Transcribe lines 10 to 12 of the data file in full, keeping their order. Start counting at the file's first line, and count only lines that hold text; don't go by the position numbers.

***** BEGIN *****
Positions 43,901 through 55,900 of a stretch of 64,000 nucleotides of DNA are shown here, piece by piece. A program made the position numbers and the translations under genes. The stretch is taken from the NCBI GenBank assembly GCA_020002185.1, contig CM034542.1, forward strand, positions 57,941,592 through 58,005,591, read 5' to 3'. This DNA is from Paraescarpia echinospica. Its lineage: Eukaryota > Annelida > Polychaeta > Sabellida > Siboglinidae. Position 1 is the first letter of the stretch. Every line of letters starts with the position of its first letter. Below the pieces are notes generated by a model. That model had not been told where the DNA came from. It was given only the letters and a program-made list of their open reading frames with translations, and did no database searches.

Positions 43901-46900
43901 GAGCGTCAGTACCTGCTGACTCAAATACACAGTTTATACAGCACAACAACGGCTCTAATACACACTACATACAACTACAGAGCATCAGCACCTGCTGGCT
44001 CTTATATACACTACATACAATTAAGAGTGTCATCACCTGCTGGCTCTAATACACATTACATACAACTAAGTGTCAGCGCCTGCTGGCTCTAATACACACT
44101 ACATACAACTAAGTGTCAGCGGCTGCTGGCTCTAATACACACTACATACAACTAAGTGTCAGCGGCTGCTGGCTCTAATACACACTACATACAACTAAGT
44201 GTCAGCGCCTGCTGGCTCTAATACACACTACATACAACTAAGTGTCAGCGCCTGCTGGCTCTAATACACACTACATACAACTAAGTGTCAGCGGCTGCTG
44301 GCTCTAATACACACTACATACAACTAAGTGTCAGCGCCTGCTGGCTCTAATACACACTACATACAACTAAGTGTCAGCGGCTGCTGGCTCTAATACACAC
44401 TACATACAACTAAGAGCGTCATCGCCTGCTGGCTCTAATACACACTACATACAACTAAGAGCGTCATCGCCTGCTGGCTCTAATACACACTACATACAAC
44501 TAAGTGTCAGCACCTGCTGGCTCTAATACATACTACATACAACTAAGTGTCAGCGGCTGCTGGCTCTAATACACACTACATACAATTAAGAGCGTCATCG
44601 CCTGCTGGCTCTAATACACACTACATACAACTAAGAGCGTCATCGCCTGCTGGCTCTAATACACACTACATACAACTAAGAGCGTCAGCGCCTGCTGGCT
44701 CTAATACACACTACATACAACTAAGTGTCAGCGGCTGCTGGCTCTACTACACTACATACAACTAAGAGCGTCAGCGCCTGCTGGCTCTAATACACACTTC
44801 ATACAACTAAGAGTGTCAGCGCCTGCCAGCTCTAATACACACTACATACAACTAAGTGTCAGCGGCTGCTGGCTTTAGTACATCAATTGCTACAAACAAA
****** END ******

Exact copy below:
44601 CCTGCTGGCTCTAATACACACTACATACAACTAAGAGCGTCATCGCCTGCTGGCTCTAATACACACTACATACAACTAAGAGCGTCAGCGCCTGCTGGCT
44701 CTAATACACACTACATACAACTAAGTGTCAGCGGCTGCTGGCTCTACTACACTACATACAACTAAGAGCGTCAGCGCCTGCTGGCTCTAATACACACTTC
44801 ATACAACTAAGAGTGTCAGCGCCTGCCAGCTCTAATACACACTACATACAACTAAGTGTCAGCGGCTGCTGGCTTTAGTACATCAATTGCTACAAACAAA